Episode 2.12: Metaphors for Climate Governance
Ryan M. Katz-Rosene
Assistant Professor, School of Political Studies, University of Ottawa
Professor of Political Science, University of Toronto
Distinguished Professor of Global Environmental and Sustainability Governance, University of Toronto
Matthew Hoffmann is a Professor in the Department of Political Science at UTSC, a member of the tri-campus graduate Department of Political Science, and co-director of the Environmental Governance Lab at the Munk School of Global Affairs and Public Policy. He is also co-editor of the flagship journal Global Environmental Politics, and a lead faculty member in the Earth Systems Governance network, the largest social science network dedicated to the study of sustainability. His research on multilevel climate change politics has been published in 3 books, an edited volume, and over 50 journal articles and book chapters. It includes studies of climate governance experimentation, equity and justice in climate governance, the politics of decarbonization, carbon markets, urban climate governance, and multilateral negotiations. His work has been funded through grants from SSHRC, Smart Prosperity, the US National Science Foundation, and the Leverhulme Foundation. Beyond the academy, professor Hoffmann regularly engages publicly through OpEds, media appearances, and public lectures, and he is the chair of the board of the environmental NGO, Green Economy Canada.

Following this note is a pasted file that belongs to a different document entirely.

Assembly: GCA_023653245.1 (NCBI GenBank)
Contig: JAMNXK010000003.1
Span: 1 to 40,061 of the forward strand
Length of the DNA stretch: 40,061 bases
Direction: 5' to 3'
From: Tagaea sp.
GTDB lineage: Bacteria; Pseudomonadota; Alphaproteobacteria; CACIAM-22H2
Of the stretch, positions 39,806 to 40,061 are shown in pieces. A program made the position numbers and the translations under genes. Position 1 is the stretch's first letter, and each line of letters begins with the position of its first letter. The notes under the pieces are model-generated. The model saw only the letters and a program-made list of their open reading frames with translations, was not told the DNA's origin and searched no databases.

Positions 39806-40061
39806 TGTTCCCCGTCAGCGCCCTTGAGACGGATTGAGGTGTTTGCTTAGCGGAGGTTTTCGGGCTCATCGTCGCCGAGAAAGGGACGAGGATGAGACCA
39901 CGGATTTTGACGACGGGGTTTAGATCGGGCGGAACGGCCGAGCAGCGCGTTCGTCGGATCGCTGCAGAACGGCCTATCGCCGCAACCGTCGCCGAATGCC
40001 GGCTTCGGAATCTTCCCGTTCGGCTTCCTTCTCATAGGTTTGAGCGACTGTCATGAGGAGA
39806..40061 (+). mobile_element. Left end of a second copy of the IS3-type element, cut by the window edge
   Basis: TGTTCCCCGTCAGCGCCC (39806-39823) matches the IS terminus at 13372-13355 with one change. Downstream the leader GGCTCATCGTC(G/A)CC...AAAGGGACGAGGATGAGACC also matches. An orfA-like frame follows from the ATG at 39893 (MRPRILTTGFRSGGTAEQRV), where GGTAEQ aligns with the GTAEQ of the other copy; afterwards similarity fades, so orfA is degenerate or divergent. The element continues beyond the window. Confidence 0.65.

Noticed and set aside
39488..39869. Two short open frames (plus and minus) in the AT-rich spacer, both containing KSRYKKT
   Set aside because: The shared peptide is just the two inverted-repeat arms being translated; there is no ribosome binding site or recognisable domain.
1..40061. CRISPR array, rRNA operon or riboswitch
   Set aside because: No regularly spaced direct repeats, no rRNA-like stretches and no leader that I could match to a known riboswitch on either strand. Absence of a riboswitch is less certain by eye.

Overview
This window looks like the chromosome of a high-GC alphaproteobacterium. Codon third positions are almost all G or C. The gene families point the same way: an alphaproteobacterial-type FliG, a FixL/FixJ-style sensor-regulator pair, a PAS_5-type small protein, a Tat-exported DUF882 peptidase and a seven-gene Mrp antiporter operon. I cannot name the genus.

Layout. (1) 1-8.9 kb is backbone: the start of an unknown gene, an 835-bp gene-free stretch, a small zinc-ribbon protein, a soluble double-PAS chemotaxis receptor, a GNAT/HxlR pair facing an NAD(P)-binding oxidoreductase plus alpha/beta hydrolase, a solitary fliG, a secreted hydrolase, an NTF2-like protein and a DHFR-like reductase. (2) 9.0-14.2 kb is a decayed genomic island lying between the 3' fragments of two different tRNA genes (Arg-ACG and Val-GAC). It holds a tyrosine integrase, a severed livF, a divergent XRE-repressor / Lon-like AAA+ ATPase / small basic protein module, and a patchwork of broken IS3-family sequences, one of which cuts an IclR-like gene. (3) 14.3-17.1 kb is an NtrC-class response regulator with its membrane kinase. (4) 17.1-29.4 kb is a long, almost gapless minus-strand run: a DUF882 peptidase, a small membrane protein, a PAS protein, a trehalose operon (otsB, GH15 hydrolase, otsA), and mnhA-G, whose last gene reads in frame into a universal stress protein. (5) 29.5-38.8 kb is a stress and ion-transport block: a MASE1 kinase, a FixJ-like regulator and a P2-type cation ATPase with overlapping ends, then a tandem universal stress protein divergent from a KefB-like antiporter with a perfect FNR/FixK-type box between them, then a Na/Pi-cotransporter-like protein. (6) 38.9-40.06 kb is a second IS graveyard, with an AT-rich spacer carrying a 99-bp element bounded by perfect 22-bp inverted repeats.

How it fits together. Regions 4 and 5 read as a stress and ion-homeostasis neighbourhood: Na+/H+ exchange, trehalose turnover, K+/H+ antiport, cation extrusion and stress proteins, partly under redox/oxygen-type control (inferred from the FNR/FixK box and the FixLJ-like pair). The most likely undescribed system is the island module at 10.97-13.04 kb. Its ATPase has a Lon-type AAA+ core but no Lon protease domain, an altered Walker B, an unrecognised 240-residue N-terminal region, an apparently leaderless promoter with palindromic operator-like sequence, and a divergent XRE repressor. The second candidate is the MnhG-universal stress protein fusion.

Steven Bernstein is Distinguished Professor of Global Environmental and Sustainability Governance, University of Toronto. He is a professor in the Department of Political Science and Co-Director of the Environmental Governance Lab at the Munk School of Global Affairs and Public Policy. He also co-edits the journal Global Environmental Politics and is a lead faculty member of the Earth Systems Governance Project. His research spans the areas of global governance and institutions, global environmental politics, non-state forms of governance, international political economy, and policy studies. He is the author or co-editor of several books and author of over 70 scholarly articles and book chapters, including in Science, Nature Climate Change, European Journal of International Relations, Review of International Political Economy, Comparative Political Studies, Journal of International Economic Law, International Affairs, Canadian Journal of Political Science, Policy Sciences, Regulation and Governance, and Global Environmental Politics. Current research investigates transformative policies and initiatives to achieve decarbonization (with Matthew Hoffmann), coherence and incoherence in global sustainability governance and the challenge of legitimacy in global governance. Website: munkschool.utoronto.ca/egl/.